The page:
The Curse of the House of Rookwood is a unique gothic horror RPG from Nerdy Pup Games. All the players are members of the Rookwood family; a family gifted with supernatural abilities and cursed by those same abilities.
Games can be played as one-off story arcs, or as a multi-generational legacy campaign. By creating this sort of timeline break between arcs, it becomes very easy for players to come and go, and prevent the oft-lamented situation of one person can’t come and another brought their date to game night.
Because players are all members of a family (or at least the family’s household) character creation is best done as a group. Similarly, most of the resources and advancements in the game are given to the family, not specific individual players. In fact, those same resources, in the form of Legacy Points, can actually be reduced for future generations as a result of gameplay.
Beyond the specific horror story that the Chronicler is guiding players through, each character has their own metaphorical Skeletons in the closet. These Skeletons act as a way to guide the actions of each family member, as well as a way to replenish individually spent trait dice, as Characters work to resolve their own inner demons. Skeletons are chosen during character creation and may or may not be known to other players. Some elements may need to be revealed but can be privately communicated via the Chronicler rather than openly to everyone. The example used is that if Player 1 stole their uncle’s watch to pay off a gambling debt, then the uncle would eventually need to know their watch is missing. At the end of a story arc, unresolved Skeletons may have an impact on future generations, including their collective Legacy Points.
As horror can be a disturbing genre, and everybody has different comfort levels, the game recommends the use of an X card to communicate an element in the game that should immediately be dropped and replaced. It also recommends the use of the less common O card, that can be similarly used to encourage gameplay elements players may want to see more of, and that can also act as a subtle way to silently check that a player is ok if they look uncomfortable. Think of them as personal Red and Green lights for the narrative.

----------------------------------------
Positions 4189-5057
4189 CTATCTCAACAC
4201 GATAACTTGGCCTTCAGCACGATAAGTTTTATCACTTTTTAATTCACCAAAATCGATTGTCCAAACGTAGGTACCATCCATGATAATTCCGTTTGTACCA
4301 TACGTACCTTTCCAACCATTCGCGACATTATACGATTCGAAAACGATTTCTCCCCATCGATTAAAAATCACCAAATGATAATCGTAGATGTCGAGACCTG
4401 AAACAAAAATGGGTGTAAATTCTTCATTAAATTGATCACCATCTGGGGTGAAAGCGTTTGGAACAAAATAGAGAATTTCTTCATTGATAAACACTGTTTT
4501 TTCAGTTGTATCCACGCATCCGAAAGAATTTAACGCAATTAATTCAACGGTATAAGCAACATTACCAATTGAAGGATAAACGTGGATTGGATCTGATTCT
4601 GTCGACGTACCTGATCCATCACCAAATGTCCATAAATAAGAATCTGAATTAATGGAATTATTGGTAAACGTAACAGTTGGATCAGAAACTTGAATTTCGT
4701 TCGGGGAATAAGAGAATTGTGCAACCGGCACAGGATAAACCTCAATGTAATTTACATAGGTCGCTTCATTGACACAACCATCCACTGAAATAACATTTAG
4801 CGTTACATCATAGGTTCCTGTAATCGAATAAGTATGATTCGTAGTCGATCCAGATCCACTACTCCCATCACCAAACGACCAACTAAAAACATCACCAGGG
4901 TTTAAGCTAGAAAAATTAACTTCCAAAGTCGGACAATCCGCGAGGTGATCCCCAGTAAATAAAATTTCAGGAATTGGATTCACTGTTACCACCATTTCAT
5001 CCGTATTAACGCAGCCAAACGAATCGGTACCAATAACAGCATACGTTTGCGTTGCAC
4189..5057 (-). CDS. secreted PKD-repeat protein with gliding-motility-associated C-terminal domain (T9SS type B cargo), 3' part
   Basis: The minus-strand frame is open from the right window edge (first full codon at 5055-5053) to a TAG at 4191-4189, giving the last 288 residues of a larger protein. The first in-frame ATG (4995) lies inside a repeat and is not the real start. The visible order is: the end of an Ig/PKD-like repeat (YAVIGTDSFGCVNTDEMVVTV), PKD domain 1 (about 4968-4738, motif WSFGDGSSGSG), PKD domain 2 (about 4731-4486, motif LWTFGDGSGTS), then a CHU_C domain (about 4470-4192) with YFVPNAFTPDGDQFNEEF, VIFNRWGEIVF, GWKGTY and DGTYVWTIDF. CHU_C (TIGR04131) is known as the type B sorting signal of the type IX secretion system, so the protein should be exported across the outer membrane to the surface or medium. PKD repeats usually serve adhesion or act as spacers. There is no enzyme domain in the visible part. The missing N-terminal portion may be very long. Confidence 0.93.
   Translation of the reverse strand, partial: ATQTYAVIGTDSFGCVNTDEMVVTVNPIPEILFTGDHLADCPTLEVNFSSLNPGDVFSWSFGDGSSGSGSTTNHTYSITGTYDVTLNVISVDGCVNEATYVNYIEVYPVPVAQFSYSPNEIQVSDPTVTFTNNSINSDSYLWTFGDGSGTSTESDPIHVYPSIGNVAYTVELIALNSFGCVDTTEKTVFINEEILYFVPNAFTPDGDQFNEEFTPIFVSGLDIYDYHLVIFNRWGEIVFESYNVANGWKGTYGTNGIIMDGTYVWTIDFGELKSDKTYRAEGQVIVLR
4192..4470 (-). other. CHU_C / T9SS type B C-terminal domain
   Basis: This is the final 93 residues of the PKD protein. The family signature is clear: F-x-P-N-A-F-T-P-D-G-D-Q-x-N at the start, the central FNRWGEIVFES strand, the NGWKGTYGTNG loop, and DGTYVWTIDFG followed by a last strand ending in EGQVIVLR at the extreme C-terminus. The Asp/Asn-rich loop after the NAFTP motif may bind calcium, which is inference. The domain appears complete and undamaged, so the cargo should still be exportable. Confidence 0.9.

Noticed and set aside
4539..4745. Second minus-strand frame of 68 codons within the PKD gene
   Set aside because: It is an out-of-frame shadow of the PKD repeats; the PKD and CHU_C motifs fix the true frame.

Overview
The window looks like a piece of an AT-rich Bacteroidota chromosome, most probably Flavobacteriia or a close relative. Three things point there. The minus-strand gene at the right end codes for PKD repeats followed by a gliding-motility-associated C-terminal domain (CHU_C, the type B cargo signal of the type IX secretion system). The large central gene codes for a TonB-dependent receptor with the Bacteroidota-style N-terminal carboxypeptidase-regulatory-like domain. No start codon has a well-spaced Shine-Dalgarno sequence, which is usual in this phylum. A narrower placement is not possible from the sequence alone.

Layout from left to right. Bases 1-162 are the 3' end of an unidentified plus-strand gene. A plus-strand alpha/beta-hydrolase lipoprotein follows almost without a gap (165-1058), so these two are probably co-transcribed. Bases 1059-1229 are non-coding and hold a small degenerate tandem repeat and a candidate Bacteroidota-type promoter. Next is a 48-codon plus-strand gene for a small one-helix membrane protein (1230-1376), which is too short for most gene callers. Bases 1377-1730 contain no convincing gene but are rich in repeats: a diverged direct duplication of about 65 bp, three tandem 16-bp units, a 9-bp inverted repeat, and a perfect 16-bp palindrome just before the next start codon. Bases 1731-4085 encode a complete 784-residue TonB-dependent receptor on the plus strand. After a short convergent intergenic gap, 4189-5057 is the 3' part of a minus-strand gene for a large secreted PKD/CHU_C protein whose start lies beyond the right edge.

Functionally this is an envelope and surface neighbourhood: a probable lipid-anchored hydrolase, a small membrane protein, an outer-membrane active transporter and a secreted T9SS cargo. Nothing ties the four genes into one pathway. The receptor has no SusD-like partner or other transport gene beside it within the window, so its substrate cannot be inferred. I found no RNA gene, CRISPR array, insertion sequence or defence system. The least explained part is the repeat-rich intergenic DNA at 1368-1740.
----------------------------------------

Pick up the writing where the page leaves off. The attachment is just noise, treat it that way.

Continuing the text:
All the listed stretch goals are scenarios and additional game options, so they can easily be given every pledge level. Regular pledge levels start at only $15 for a PDF of the final game, which is also provided with all pledge levels, and $25 gets a physical hardcover copy, and $95 gets four copies of everything for your group.
Above that $200 and $250 allows the backer to participate in the creation of a new Curse or a new Monster, respectively, and $500 will get you a game run by one of the designers.
There is one other pledge level that I want to point out, they have a “Hardship Digital” pledge for only $8, that is intended for those people who may not otherwise be able to afford to pledge. It’s presented on an honour system, and I can’t stress enough how much I appreciate seeing this. I’ve said it before, and I’ll say it again, there is nothing I respect more than a company who does what they can to give back to the community.
Nerdy Pup Games does not have any sort of real track record to evaluate, and I am slightly concerned that post-campaign cost changes may present an issue, given the price points. That being said, the price points are also low enough that even if this project goes horribly horribly wrong (and I have zero reason to suspect it will) burned backers wouldn’t be out much, so I’m not really concerned at all.
All told this looks like a fascinating game, with a very unique approach. If you like gothic horror and have been looking for something new to try, this might be what you are looking for.